Covid-19 Situation in Sri Lanka: Hospital and Surveillance systems could be at risk, warns GMOA

Covid-19 Situation in Sri Lanka: Hospital and Surveillance systems could be at risk, warns GMOA

19 January 2021 09:07 am

In any event that the tendency to emerge Covid-19 cases in unusual figures throughout the country continues, the entire Hospital System and the Surveillance System could collapse, warned Government Medical Officers' Association (GMOA) speaking to the press yesterday (18). 

Responding to the increasing number of Covid-19 cases, Union Editor Dr. Haritha Aluthge emphasised that the consequences would be unimaginable at the end of January this year, if the country fails to move forward with strategic approaches ideal to Sri Lanka. 

"For example, the day before yesterday 425 recoveries were made but 749 new cases were reported. Looking back at over a week's period, we had been able to keep the number of recoveries above the number of cases reported daily. So it did not add weight to our system. But now, weight is being added to our system daily," he commented.

"We have seen the health systems of developed states with standard facilities tear apart before our very eyes. This was quite evident in England, America, Germany and Italy. We have no such capacities. We have a very limited number of beds, ICUs, doctors and nurses in staff. We should be making the decisions with having in mind that our capacities are very limited," Dr. Aluthge commented, pointing out that otherwise Sri Lanka may be facing the same fate as the United States and the United Kingdom amid increasing new infections.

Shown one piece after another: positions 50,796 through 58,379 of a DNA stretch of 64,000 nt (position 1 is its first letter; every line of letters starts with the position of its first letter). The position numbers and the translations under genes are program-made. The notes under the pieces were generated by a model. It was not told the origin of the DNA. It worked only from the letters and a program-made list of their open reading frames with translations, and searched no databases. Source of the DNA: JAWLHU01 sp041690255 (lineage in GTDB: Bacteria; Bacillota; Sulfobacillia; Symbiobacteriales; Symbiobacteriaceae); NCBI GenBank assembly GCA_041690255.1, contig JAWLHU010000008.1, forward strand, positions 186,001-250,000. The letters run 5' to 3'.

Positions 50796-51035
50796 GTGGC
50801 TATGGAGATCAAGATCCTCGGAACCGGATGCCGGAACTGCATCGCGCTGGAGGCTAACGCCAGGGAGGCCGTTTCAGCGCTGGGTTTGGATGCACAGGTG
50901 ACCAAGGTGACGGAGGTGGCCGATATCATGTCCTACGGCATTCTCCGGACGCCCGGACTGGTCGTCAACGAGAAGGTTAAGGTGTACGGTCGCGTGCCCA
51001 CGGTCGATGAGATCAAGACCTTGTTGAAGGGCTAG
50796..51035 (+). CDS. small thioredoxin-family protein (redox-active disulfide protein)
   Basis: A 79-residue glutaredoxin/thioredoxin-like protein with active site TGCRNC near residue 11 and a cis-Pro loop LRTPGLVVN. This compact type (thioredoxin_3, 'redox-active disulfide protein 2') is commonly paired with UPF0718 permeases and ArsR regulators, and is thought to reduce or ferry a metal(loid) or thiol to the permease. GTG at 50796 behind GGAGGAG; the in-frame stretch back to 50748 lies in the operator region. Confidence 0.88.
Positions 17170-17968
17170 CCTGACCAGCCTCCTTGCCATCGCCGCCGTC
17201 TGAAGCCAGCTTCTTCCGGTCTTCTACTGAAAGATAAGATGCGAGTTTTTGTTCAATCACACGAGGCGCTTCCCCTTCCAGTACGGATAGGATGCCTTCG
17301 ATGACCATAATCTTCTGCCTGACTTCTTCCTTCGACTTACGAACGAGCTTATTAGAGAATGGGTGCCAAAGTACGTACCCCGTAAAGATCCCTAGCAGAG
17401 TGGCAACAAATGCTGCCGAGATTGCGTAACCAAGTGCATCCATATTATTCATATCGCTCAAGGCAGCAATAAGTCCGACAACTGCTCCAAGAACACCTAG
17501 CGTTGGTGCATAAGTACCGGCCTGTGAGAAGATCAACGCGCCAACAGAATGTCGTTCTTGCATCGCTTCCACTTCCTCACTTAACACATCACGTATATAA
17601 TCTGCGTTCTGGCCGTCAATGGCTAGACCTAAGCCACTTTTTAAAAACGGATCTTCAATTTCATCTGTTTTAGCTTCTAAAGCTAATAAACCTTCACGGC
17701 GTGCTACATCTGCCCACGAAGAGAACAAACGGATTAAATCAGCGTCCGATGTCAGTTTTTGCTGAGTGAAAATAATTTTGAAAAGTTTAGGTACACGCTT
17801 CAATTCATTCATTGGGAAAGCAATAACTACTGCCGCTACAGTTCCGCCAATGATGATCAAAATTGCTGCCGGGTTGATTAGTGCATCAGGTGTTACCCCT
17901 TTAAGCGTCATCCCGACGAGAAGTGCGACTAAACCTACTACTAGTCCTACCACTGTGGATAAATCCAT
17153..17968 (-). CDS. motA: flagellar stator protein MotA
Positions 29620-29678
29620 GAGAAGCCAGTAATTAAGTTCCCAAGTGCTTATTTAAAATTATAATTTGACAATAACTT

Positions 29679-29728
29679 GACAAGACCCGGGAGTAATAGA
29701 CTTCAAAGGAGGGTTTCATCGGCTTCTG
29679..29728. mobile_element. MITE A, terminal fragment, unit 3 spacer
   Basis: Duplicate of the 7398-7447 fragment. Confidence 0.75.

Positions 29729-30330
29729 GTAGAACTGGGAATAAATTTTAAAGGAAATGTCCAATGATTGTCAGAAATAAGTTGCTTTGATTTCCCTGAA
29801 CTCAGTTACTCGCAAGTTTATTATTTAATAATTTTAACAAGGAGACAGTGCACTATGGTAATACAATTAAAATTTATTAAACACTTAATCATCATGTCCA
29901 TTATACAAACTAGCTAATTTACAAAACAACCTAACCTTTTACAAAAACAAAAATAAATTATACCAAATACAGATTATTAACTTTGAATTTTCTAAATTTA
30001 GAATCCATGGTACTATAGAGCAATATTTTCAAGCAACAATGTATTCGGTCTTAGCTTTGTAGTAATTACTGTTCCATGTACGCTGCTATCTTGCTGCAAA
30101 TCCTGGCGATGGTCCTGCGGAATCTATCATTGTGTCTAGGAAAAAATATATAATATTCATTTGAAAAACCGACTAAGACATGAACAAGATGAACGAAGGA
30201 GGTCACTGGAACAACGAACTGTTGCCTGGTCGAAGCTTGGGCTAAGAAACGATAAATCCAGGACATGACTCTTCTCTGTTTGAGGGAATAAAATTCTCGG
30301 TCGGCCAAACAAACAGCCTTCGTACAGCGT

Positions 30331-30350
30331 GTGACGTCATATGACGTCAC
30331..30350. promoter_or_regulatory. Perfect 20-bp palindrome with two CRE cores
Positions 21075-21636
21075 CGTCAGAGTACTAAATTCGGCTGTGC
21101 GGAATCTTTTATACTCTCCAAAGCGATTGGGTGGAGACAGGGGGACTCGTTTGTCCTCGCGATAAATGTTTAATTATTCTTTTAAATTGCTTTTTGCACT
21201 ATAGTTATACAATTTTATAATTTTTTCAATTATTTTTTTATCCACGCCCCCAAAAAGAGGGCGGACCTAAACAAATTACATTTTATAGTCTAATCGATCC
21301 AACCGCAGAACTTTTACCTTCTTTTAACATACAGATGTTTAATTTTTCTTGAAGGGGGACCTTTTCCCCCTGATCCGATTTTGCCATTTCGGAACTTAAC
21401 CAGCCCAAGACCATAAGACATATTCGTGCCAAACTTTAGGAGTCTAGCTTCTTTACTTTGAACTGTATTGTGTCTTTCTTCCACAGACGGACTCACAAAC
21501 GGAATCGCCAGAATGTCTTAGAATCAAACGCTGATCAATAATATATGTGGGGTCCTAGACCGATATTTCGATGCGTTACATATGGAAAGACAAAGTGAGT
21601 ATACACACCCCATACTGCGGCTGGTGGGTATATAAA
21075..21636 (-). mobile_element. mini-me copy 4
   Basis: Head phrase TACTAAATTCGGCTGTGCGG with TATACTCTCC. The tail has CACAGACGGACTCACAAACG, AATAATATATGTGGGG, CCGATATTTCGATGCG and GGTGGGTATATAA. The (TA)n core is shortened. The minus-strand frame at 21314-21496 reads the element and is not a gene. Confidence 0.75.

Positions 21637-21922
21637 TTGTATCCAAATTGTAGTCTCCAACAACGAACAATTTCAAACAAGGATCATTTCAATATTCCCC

Citing information received from all GMOA branches, Dr. Aluthge revealed that there is a huge crisis in the absence of beds upon identifying patients with complications and risks, urging the Ministry of Health that the real situation must be informed to the President and the Administration.  

In the burden put on the hospital system, the public health system and the surveillance system at an intolerable weight, a daily count of new infections could be multiplied by the number of contacts each encountered, Aluthge went on, warning that the number of staffers in the systems are limited for treatment and care.

Accordingly, a change in the strategic approach must be adopted in view of protecting all the systems, the GMOA Editor further emphasised.